Putin's pardon a shock announcement
VLADIMIR ISACHENKOV AND NATALIYA VASILYEVA
Jailed oil tycoon Mikhail Khodorkovsky will be pardoned, Russian President Vladimir Putin says.
It is a surprise decision that will let his top foe and Russia's formerly richest man out of prison after more than a decade.
The move, along with an amnesty for the two jailed members of the Pussy Riot punk band and the 30-member crew of a Greenpeace protest ship, appears designed to assuage international criticism of Russia's human rights record ahead of February's Winter Olympics in Sochi, Putin's pet project.
It was arguably Putin's biggest political decision of the year.
Putin waited until just after his tightly choreographed annual news conference to make the announcement, dropping the biggest news of the day after journalists had already peppered him with questions in a four-hour marathon.
Putin said Khodorkovsky, who was set to be released next August, had submitted an appeal for pardon, something he had refused to do before.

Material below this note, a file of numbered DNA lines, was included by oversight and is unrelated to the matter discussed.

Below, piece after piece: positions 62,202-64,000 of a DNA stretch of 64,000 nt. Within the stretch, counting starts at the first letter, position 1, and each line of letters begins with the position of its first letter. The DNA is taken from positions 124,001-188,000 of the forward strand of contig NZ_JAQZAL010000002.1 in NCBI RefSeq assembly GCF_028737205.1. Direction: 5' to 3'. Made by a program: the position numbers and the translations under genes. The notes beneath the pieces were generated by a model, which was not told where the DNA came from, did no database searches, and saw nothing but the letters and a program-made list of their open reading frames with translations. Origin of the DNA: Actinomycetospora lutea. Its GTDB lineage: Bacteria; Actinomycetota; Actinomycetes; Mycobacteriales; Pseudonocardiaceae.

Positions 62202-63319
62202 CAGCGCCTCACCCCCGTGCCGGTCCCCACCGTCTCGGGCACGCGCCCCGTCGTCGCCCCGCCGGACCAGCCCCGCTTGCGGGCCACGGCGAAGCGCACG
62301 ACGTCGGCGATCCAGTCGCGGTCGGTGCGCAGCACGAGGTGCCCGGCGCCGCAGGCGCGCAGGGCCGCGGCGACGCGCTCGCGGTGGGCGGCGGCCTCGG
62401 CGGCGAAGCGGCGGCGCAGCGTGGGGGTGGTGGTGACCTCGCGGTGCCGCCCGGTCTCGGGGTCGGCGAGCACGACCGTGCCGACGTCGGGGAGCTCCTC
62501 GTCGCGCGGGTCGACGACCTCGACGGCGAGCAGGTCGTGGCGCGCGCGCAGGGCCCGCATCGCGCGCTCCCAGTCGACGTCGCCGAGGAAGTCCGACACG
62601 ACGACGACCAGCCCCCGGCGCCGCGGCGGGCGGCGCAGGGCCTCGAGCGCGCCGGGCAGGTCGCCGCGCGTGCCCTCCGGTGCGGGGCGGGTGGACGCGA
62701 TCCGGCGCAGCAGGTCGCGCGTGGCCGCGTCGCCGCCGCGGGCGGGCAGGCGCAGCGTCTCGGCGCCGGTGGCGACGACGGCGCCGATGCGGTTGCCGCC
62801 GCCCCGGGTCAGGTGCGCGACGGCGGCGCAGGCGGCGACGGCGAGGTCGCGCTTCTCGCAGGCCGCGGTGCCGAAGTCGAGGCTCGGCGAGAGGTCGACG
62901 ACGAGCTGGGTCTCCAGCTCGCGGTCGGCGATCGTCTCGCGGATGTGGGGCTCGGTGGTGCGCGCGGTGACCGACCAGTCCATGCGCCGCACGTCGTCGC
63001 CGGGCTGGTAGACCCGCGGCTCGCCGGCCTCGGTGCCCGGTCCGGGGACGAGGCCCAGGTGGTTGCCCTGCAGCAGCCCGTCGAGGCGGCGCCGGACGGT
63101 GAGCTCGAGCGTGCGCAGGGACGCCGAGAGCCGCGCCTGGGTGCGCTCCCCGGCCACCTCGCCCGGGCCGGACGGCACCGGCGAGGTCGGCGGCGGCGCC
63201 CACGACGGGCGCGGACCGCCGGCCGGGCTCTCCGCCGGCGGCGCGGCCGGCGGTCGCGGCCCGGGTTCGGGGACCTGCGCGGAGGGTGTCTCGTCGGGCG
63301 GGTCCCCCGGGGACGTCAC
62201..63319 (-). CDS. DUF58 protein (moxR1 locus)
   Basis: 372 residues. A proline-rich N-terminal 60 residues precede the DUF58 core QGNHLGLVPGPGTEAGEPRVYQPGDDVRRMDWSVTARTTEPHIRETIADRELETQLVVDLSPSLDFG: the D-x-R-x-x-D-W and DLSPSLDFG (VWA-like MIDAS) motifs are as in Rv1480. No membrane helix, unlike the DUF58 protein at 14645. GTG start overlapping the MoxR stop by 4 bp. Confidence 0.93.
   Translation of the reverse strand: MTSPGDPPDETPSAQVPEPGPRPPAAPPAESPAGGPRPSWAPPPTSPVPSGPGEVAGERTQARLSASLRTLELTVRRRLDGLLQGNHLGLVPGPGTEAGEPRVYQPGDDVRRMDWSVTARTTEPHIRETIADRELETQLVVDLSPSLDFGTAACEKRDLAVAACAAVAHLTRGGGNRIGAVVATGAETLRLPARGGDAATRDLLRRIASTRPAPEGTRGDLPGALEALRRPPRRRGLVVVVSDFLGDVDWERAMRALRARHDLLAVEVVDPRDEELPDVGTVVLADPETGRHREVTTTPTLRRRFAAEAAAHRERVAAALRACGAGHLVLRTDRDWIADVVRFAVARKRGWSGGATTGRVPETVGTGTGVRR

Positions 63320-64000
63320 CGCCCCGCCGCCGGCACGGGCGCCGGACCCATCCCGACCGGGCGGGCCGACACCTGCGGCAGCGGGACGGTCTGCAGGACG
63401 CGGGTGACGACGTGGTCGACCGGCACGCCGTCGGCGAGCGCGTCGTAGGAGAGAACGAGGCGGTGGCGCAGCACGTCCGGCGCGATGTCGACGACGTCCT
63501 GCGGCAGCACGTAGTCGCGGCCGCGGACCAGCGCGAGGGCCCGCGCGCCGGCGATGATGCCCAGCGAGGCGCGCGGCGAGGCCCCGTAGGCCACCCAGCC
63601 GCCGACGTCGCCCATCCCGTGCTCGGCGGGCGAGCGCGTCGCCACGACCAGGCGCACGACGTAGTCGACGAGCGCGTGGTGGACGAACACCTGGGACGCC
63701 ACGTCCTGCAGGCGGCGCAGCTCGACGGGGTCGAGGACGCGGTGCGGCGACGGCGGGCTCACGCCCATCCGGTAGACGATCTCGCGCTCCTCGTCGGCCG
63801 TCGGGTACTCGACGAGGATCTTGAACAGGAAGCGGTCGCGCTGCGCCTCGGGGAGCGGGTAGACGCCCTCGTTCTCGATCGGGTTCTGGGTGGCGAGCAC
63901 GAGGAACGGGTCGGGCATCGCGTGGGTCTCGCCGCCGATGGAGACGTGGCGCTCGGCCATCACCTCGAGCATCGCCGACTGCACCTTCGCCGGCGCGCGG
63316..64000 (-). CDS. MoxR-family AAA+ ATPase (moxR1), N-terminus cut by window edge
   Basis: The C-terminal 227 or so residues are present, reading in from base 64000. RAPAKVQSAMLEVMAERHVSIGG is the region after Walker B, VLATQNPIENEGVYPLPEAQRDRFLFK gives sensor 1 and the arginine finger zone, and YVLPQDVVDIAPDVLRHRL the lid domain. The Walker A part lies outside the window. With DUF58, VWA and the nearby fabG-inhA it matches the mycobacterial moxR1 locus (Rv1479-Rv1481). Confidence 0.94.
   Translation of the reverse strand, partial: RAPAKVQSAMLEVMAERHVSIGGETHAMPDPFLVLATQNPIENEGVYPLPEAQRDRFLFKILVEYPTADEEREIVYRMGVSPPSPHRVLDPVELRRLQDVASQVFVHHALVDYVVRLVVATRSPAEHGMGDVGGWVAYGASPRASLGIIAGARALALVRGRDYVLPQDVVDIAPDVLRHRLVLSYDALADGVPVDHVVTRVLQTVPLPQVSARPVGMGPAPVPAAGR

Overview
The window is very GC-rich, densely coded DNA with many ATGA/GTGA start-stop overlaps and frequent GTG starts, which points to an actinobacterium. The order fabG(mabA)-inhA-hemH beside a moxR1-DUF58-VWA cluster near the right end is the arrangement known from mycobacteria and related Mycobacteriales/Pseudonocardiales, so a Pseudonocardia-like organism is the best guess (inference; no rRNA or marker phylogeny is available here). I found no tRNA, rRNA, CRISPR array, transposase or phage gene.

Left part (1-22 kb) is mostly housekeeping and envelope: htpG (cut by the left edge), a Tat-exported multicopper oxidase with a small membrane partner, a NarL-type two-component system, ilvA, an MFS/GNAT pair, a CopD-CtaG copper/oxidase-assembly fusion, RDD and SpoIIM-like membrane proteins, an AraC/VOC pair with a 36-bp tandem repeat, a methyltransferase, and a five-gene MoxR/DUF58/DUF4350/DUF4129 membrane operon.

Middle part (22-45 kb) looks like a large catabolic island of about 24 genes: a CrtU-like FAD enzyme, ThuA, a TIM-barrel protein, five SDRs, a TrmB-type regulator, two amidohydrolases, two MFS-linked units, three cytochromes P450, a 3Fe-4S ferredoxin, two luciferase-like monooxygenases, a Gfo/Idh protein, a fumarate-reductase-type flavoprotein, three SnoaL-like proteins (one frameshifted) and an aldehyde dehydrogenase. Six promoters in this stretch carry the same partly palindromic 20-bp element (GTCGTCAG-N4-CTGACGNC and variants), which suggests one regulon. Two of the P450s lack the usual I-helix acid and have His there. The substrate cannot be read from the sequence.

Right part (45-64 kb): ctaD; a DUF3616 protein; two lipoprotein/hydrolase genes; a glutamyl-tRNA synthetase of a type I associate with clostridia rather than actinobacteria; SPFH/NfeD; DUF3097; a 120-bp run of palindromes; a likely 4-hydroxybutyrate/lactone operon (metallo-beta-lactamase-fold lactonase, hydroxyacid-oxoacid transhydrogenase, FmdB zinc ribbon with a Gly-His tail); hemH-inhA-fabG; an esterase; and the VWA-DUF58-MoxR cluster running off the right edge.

"He has spent more than 10 years behind bars. It's a tough punishment," Putin said. "He's citing humanitarian aspects - his mother is ill. A decree to pardon him will be signed shortly."
The head of the Kremlin's United Russia faction said he expects Khodorkovsky to celebrate the New Year at home with his family.
Khodorkovsky's son, Pavel, tweeted: "Very happy news. Waiting to speak with my father to learn more."
Putin's announcement "came as a big surprise for me, totally out of the blue", Khodorkovsky's mother Maria told RT television.
His father Boris said in remarks posted on the Slon.ru online newspaper that the move was clearly linked to the 2014 Sochi Olympics.
"We are old people, and we are waiting, hoping to live to the moment when we can embrace him," he said.